This is a story about China being thrown into the modern age with all its bloody consequences. It is told in two volumes. The first volume is the main story focusing on the Boxer Rebellion as seen from the vantage point of a rebel leader, Little Bao. The second volume is a look at those Chinese citizens who accepted the Christian faith as seen from the vantage point of an average young woman with grand aspirations, Vibiana. You can place both books facing up and you have half a portrait of Bao and half a portrait of Vibiana that together provide a full picture to a complex story. These two characters never get to know each other. Their lives only briefly touch. The reader gets to see how they connect in a profound way.
“Boxers & Saints” takes graphic novels to a new level. It’s that good. While we hear endless theorizing on the potential of the comics medium and what has yet to be surveyed in this new art frontier, here we have a work that is grounded in the best comics tradition of precision and consistency and, as a bonus, seems to effortlessly break new ground. You have two stories, of different scope yet equal in their impact. They can be read separately but, together, prove to be a powerful whole. This is something of a first: two volumes, one ostensibly the main story at 325 pages; and the second volume that fills in some essential gaps as a parallel story. And, at 170 pages, it carries a similar impact as the first volume. I have not seen anything quite like this before. Maybe you have. But at such an exceptional level? No, I don’t think so.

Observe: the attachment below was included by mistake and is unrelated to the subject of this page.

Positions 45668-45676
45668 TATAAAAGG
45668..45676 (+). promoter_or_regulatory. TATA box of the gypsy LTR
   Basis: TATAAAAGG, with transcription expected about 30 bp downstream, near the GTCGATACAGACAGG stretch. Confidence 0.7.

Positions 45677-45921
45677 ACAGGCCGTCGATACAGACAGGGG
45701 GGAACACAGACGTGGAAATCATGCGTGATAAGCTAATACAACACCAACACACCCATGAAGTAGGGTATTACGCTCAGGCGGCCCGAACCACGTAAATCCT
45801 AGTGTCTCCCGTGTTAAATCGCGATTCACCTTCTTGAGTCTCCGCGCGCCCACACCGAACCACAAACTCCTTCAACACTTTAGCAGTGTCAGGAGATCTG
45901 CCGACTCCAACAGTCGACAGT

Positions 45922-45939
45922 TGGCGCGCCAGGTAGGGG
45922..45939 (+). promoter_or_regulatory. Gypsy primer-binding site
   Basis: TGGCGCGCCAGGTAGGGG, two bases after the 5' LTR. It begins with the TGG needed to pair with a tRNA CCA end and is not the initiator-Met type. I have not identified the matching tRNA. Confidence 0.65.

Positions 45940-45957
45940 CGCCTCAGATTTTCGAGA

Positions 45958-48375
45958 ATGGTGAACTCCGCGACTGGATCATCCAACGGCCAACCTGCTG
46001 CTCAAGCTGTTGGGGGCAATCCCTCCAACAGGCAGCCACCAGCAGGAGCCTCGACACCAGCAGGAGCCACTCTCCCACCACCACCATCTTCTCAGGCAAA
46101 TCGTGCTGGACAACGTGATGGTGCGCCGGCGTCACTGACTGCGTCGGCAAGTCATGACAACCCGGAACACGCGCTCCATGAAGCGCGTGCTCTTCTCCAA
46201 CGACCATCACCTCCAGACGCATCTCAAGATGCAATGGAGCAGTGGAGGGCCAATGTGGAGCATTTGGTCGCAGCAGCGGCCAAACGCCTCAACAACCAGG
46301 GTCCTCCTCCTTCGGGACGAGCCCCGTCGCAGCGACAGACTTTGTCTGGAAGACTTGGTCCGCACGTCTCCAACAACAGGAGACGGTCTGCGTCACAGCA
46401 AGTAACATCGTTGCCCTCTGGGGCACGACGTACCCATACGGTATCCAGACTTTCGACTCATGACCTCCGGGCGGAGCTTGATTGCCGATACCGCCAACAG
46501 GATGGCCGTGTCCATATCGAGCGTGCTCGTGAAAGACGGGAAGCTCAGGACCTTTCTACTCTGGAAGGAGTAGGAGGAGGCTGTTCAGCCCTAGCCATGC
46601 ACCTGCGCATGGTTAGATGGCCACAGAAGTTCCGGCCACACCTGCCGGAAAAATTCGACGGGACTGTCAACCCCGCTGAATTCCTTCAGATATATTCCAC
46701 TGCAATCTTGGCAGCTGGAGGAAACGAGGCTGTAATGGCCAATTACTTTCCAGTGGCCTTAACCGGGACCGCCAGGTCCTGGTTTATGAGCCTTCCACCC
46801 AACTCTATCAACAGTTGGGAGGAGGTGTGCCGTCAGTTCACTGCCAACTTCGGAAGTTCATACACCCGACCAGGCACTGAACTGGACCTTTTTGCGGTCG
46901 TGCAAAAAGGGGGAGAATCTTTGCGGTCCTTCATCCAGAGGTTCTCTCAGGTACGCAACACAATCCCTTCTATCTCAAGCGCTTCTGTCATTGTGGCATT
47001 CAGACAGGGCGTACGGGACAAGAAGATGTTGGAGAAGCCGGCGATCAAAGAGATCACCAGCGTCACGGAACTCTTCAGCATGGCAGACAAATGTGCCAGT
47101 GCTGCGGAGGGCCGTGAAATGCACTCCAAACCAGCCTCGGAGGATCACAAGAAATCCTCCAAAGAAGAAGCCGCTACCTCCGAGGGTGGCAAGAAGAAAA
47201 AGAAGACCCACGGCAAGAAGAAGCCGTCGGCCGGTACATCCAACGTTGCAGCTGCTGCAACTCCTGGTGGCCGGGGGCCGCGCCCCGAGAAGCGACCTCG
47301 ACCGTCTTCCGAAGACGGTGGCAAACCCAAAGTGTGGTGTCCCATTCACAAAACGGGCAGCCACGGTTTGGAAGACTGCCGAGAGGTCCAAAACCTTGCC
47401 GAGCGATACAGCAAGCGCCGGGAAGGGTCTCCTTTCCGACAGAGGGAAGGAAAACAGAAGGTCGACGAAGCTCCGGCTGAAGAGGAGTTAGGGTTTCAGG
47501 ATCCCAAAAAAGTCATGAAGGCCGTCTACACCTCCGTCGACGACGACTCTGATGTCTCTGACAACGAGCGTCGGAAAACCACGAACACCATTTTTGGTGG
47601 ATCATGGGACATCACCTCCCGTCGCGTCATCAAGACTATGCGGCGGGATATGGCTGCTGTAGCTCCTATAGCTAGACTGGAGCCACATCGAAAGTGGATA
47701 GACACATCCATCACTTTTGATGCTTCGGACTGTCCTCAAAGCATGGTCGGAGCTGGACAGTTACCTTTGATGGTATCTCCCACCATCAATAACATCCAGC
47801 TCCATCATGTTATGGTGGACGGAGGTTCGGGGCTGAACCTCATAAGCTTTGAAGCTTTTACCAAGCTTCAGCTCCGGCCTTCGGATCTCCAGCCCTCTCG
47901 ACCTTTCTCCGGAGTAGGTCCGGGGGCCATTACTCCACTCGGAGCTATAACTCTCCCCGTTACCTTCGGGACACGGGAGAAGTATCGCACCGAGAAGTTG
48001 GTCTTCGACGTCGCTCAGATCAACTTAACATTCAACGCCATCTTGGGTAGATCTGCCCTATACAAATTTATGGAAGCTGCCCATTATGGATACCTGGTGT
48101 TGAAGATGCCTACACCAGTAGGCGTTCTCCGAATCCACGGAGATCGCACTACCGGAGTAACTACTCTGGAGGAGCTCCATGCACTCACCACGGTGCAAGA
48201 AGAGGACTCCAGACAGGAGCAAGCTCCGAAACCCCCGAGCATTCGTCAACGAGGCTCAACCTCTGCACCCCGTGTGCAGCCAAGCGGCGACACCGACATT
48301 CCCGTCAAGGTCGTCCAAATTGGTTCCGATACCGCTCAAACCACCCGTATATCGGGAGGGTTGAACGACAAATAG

The Boxer Rebellion (1899-1901) is the focus here. And while this is also a story of self-discovery, it is very much a valuable, and highly accessible, history lesson. Take a look at the Boxer Rebellion and you get a deeper sense of the heart and soul of China and where it’s coming from today. If not for this event, the superpowers of that time, on a path to take over China, would have had no motivation to pause and control their urge to plunder. Considering such a volatile topic, Yang manages to immerse himself in the subject and pluck out gems of wisdom.
A French political cartoon depicting China as a pie about to be carved up by Queen Victoria (Britain), Kaiser Wilhelm II (Germany), Tsar Nicholas II (Russia), Marianne (France) and a samurai (Japan), while a Chinese mandarin helplessly looks on. (Wikipedia)
The way Yang sees it, there’s something to be said for the Boxer rebels mirroring today’s geek culture. The Boxer youth learned about the Chinese gods through opera, which was the pop culture of the day. That is precisely what we see our main character, Little Bao, wrapped up in. He loves opera! He can’t read or write and is essentially ignorant, like all his peers in the village he lives in. However, he has a window into culture and the rest of the world. It is through regular viewing of these popular street performances that he learns about Chinese gods, much in the same way that comic books provide a window into the world of myth. And it is this passion that leads Little Bao to want to be like his heroes, similar to the passion demonstrated by today’s cosplay.
It’s that deep love of Chinese gods that gives Little Bao his sense of identity and the inner strength to fight for his country as a Boxer rebel leader against the “foreign devils” with their various interests and agendas. Christian indoctrination is the key point of conflict.